Chris Hogan, WR, New England Patriots: This isn't just because the Patriots made a move on Monday to acquire Josh Gordon. And it's not just because New England is expecting to have Julian Edelman back soon after a four-game suspension. It's also because Hogan has been incredibly inefficient. He leads the Pats with 73 routes run but has been targeted just 10 times (fourth-most). The upside is that he's coming off a two-touchdown game against an otherwise stingy Jaguars defense, which could have some people overvaluing him at the moment.
Alex Collins, RB, Baltimore Ravens: The first two weeks of Collins usage should have fantasy managers rethinking their expectations for Collins. It's not just the game script, either. Javorius Allen is here to stay, despite our wishes to the contrary. The two backs have played nearly an identical number of snaps (Allen - 68, Collins - 66) while both seeing 20 touches to begin the year. Collins still has value but he could struggle to be the RB2 that you thought you were drafting.
Trade Calls Hotline
No surprise that I've gotten plenty of trade questions involving Le'Veon Bell. Here's my official statement:
Trying to predict what Bell is going to do this season is a fool's errand. You very well could be stuck waiting until Week 10 for him to arrive, meaning you could burn a roster spot for up to eight weeks. If you feel confident that your roster is good enough to stay in playoff contention while waiting, then, by all means, make the move. If you're trying to trade Bell, understand that the rest of your league knows that you're dealing from a position of weakness and won't be likely to offer you anything close to commensurate value. We didn't expect to be here in Week 3 but it was an underlying risk when you drafted the Steelers running back early. It sounds harsh, but ... sorry 'bout your luck.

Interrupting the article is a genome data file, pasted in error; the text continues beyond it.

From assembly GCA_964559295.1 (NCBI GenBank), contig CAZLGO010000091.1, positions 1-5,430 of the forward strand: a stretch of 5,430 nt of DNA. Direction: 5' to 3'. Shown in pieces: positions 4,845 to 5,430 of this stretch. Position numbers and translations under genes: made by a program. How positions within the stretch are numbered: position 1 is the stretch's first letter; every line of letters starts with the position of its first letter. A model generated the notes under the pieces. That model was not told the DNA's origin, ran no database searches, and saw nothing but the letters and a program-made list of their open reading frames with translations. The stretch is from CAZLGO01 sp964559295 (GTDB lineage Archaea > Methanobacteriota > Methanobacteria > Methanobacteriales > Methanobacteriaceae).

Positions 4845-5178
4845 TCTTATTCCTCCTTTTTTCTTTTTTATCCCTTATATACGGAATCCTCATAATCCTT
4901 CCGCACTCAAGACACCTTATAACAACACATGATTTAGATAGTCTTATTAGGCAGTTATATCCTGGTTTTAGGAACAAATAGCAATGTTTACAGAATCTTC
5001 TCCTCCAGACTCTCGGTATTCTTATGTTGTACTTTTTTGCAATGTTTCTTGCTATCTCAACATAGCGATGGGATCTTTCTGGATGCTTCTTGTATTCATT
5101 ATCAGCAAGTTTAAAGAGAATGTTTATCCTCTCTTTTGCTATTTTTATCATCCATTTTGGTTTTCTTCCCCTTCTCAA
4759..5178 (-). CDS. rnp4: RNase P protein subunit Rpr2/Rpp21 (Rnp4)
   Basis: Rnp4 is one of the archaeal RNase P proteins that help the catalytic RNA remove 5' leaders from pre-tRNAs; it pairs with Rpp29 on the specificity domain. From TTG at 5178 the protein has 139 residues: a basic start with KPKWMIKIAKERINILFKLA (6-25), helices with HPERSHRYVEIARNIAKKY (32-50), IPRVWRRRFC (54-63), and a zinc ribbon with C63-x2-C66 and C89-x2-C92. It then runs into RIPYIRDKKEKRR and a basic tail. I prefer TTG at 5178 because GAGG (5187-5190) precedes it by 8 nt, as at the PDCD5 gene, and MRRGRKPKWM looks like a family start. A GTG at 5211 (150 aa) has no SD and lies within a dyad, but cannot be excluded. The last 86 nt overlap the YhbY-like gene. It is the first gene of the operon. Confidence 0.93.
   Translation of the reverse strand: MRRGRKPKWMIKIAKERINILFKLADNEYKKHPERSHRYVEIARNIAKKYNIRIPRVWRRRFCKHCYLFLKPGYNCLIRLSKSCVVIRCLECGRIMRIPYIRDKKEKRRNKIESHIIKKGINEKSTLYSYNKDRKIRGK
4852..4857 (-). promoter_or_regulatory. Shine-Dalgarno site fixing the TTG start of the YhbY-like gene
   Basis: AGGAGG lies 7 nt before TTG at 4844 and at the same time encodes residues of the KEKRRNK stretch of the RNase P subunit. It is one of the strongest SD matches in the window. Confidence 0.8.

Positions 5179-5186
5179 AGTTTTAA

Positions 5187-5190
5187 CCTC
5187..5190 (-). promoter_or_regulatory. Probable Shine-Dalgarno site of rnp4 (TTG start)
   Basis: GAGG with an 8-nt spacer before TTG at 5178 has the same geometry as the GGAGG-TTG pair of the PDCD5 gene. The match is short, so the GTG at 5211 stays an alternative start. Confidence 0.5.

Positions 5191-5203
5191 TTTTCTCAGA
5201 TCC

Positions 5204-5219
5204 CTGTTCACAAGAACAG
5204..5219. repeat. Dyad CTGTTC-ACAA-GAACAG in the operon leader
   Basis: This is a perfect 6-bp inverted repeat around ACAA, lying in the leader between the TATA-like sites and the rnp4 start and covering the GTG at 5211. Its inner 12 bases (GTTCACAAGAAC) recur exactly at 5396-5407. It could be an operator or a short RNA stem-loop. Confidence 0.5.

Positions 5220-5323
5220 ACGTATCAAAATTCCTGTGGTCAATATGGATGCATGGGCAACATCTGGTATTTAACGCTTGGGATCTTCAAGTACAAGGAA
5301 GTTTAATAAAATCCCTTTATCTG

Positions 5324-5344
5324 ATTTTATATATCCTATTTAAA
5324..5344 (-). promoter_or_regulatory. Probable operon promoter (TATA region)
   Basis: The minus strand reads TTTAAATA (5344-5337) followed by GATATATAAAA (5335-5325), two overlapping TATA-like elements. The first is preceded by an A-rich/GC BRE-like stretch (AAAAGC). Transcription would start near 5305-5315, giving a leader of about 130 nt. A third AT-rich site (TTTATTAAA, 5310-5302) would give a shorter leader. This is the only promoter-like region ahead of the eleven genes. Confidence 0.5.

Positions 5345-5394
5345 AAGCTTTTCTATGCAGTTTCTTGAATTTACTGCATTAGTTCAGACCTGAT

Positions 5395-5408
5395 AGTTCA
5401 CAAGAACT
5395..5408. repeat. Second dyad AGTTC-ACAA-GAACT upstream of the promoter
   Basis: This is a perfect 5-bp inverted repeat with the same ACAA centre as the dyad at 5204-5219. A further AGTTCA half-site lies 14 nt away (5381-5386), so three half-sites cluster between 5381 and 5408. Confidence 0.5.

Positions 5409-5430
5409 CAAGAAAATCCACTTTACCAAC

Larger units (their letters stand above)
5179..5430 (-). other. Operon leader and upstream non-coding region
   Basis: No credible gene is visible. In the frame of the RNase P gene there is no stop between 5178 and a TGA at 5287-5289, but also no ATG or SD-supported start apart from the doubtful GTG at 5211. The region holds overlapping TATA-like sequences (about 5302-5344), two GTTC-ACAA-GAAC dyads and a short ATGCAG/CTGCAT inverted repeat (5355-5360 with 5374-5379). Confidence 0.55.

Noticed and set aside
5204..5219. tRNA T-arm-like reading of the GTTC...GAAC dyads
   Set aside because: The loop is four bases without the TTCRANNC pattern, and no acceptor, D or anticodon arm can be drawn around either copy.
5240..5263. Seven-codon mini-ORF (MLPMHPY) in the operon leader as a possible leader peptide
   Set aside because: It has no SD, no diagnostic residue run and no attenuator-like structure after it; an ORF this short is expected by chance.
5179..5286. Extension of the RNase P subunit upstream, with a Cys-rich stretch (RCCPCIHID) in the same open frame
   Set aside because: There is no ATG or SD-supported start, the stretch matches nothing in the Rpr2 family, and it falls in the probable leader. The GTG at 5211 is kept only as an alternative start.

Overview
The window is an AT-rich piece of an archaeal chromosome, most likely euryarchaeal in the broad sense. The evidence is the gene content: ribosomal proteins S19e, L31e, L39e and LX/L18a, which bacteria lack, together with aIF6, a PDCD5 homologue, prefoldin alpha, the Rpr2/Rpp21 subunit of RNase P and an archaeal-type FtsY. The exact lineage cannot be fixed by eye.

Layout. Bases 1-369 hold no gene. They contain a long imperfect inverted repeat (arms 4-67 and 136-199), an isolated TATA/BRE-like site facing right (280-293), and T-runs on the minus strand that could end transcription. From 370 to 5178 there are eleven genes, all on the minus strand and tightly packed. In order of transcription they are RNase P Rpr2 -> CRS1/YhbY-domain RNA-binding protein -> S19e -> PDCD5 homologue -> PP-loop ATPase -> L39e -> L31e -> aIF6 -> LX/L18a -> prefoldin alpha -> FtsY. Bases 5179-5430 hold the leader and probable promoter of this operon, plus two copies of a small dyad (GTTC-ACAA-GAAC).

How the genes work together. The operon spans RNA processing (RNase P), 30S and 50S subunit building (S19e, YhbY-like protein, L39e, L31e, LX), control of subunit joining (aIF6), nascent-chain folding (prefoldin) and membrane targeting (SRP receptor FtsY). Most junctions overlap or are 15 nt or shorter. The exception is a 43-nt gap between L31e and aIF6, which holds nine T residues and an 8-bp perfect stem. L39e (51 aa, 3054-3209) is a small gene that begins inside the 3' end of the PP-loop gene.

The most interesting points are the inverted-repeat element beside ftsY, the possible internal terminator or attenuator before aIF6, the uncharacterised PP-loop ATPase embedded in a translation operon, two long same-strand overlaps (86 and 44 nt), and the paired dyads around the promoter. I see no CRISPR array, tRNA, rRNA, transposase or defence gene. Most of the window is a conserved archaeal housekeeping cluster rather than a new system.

Sometimes being polite doesn't work. The only thing some people understand is a verbal punch in the mouth. We all have those people in our leagues that are insanely annoying when they have a trade target in mind. Eventually, you just have to be an (expletive) and tell them off once all other diplomatic efforts have failed. Also ... Corey Davis for Julio Jones? Madness!
Everyone's favorite "he doesn't get enough chances" running back versus everyone's favorite "he's totally gonna break out this year" wide receiver. This one feels personal to me since I'm a fan of both of these players. But in this instance, I'm going with Babytron. The Lions are going to be a high-volume passing offense that funnels through primarily three players -- Golden Tate, Marvin Jones, and Golladay. Of that trio, Golladay leads in routes run and receiving yards while being second in targets and receptions. As much as I like Powell, his value is primarily as a pass-catcher and he's going to always trail Quincy Enunwa and Robby Anderson in that aspect. Babytron, transform!